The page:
In his State of the City address yesterday, Mayor Bill de Blasio pledged once again to “preserve or construct nearly 200,000 units of affordable housing—enough to house between 400,000 and 500,000 New Yorkers—to help working people by literally putting a roof over their heads.”
And, after announcing the remaining members of his housing “dream team” last Saturday—with Shola Olatoye heading up NYCHA, Vicki Been at the Department of Housing Preservation and Development, Gary Rodney as president of the Housing Development Corporation, Carl Weisbrod as City Planning chair and Alicia Glen as deputy mayor for housing and economic development—Mr. de Blasio has finally revealed when we can finally expect some details: May 1st.
For the moment, however, there is no indication of what such a plan, which will come a full five months into Mr. de Blasio’s administration, will include among the many policy proposals put forth by the de Blasio campaign, among them mandatory inclusionary zoning, the legalization of “granny flats” and raising taxes on vacant land. Though the mayor’s office apparently views the affordable housing plan that the Public Advocate’s office produced under Mr. de Blasio a year ago as the blueprint that the administration’s new housing officials will shape.
When asked for more detail on the May 1st plan, specifically, what policies previously discussed by Mr. de Blasio might be included in it, a spokesperson from the mayor’s office sent The Observer a copy of “Foundation for an Affordable City“—that was put out by the Public Advocate’s office in April 2013.
The eight point plan features recommendations, including some hard-to-implement ones with far-reaching potential—such as repealing the Urstadt Law, which was passed by the state legislature in 1971 and disabled the city from setting rent control laws that were stricter than the state—and implementing mandatory inclusionary zoning, which might serve as a way for the city to circumvent the Urstadt Law. Others are relatively straight-forward, common-sense approaches, such as increasing legal assistance in housing court to prevent wrongful evictions and expanding programs that protect seniors and the disabled from rent increases (the city would make up the difference). And still others, such as embracing public private partnerships and conducting an annual vacancy study, were also done under Bloomberg (at least, Scott Stringer’s office conducted a Manhattan vacancy study).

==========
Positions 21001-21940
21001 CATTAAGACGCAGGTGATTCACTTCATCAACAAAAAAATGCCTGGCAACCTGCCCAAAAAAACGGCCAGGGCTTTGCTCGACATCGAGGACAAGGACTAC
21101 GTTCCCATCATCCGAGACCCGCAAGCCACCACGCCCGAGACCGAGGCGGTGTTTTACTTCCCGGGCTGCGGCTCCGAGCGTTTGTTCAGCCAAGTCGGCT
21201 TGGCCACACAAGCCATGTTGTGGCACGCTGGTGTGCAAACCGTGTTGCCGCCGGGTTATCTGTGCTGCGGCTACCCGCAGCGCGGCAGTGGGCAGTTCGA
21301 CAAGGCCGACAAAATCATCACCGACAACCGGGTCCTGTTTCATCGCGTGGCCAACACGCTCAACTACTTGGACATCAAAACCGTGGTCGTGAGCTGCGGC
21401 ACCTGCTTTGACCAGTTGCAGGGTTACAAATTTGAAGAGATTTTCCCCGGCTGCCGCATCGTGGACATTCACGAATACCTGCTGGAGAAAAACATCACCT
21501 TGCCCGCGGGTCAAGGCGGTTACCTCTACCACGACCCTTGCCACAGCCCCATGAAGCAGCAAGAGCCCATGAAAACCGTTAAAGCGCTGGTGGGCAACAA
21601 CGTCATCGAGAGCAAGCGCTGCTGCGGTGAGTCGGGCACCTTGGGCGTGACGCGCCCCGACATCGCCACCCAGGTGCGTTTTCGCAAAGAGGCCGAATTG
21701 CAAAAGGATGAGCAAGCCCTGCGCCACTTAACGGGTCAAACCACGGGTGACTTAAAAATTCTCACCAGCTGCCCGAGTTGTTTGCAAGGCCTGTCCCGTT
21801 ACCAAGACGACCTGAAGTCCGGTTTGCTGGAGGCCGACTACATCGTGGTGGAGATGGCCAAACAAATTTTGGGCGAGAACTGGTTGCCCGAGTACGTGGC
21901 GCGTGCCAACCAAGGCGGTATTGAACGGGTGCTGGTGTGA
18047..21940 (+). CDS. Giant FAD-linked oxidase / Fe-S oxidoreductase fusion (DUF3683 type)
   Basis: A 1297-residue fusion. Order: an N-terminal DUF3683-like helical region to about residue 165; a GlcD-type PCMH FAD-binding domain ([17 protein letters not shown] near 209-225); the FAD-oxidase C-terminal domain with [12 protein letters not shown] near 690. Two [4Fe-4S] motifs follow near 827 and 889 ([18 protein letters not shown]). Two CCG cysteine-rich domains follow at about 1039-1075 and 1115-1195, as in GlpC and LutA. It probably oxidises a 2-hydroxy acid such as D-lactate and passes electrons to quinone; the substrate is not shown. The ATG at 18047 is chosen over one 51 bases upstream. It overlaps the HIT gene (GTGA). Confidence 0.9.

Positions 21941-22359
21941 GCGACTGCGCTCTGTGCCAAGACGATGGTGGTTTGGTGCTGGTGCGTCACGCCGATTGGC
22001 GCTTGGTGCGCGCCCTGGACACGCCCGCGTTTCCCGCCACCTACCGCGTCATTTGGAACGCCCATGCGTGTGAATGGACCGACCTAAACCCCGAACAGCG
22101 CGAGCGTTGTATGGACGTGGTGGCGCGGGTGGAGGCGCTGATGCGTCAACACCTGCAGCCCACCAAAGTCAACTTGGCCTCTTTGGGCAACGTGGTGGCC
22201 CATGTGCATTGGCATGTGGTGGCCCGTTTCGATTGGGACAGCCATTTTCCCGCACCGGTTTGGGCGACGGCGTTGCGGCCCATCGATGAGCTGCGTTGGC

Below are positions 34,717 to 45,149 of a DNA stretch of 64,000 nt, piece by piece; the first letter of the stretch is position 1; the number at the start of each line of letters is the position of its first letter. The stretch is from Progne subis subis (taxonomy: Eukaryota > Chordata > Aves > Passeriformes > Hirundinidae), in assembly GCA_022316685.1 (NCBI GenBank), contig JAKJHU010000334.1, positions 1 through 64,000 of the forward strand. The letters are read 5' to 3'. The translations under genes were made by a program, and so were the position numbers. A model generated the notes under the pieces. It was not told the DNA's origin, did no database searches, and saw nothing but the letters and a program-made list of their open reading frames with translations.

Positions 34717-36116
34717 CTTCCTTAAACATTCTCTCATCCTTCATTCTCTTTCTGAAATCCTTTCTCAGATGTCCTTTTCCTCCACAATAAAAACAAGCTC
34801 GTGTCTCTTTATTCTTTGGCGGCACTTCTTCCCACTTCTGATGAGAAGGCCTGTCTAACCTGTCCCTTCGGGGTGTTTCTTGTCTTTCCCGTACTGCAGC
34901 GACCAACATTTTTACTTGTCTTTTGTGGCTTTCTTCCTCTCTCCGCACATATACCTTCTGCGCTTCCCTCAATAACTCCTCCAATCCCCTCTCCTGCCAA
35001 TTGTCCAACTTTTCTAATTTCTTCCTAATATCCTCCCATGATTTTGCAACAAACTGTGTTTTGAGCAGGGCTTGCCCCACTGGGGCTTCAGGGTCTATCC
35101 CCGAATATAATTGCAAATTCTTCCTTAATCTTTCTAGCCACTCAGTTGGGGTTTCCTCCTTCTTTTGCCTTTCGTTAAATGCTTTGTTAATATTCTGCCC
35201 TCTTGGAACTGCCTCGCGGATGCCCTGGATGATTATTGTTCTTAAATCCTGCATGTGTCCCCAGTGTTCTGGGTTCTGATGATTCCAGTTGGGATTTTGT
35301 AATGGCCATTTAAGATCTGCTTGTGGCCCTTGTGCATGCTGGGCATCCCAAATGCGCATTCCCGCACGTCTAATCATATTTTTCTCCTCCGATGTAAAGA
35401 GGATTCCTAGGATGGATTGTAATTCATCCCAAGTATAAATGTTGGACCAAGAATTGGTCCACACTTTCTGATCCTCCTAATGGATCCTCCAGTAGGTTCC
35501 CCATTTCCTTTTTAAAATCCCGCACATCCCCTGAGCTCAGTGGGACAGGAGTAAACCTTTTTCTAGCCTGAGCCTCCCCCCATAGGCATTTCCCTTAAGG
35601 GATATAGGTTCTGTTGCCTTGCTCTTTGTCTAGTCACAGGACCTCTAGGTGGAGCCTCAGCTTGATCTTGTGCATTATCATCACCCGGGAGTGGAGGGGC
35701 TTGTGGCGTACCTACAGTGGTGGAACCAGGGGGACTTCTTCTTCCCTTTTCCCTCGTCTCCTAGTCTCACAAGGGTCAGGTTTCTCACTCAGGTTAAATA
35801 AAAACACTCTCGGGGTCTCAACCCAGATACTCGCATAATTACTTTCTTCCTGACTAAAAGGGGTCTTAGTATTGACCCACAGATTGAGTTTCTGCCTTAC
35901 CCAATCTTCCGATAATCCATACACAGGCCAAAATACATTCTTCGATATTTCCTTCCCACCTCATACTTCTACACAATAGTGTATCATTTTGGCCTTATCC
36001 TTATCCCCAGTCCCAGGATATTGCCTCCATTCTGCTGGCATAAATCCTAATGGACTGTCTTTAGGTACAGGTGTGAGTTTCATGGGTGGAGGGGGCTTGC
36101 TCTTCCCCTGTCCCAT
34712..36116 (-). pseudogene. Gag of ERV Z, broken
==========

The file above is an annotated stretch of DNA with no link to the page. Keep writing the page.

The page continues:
When asked if this meant that Mr. de Blasio’s housing plan as mayor would not differ from that produced by the public advocate’s office, the spokesperson clarified that “the mayor’s platform is expansive and touches on a range of issues, many of which are outlined on billdeblasio.com“—the website for the de Blasio campaign. Understandable, perhaps, for a mayor barely through his first month at City Hall, though one of the criticisms of Mr. de Blasio’s administration has been that the new mayor seems unable to shift out of campaign mode and into role of actual governance.
And at this point, New York’s affordable housing crisis has been well established. Even Michael Bloomberg, cast as the villain in the Tale of Two Cities narrative that Mr. de Blasio’s followers have embraced, agreed with the importance of affordable housing. And though many dispute the methods he used to achieve it, or argue that the broader changes during his administration that arguably hurt the cause more than helped it, Mr. Bloomberg will have met, and perhaps exceeded, his goal of adding or preserving 165,000 units.
On Saturday, Mr. de Blasio promised a “total reset” of Mr. Bloomberg’s approach to affordable housing that “holds nothing back.” But to find out how Mr. de Blasio hopes to achieve the loftier goal of creating 200,00 units in what may well be a shorter time (not every mayor gets a decade), we will, apparently, have to wait to see which policy plans he puts into play. His State of the City address, in which he boasted that his administration would “lift the floor for New Yorkers crushed by skyrocketing rents…by requiring developers to build affordable homes for everyday people rather than simply multi-million dollar condos for the most fortunate among us”—would seem to suggest that mandatory inclusionary zoning—which would require developers to add affordable units, rather than simply incentivizing them to do so via tax breaks or zoning allowances—will be among them.
As for other policy questions, including the highly controversial NYCHA land lease plan that would allow developers to build market rate towers on public housing land to generate much-needed funds for the agency, we’ll have to wait and see. The Times editorial board recently urged de Blasio to re-consider the Bloomergian plan, which Mr. de Blasio was highly critical of during his campaign. He has, however, seemed increasingly amenable to instituting an infill program, telling The Observer in December that “for any plan to be considered, it must create affordable housing, create jobs for NYCHA residents, and steer money back into NYCHA to address its backlog of maintenance and repairs.”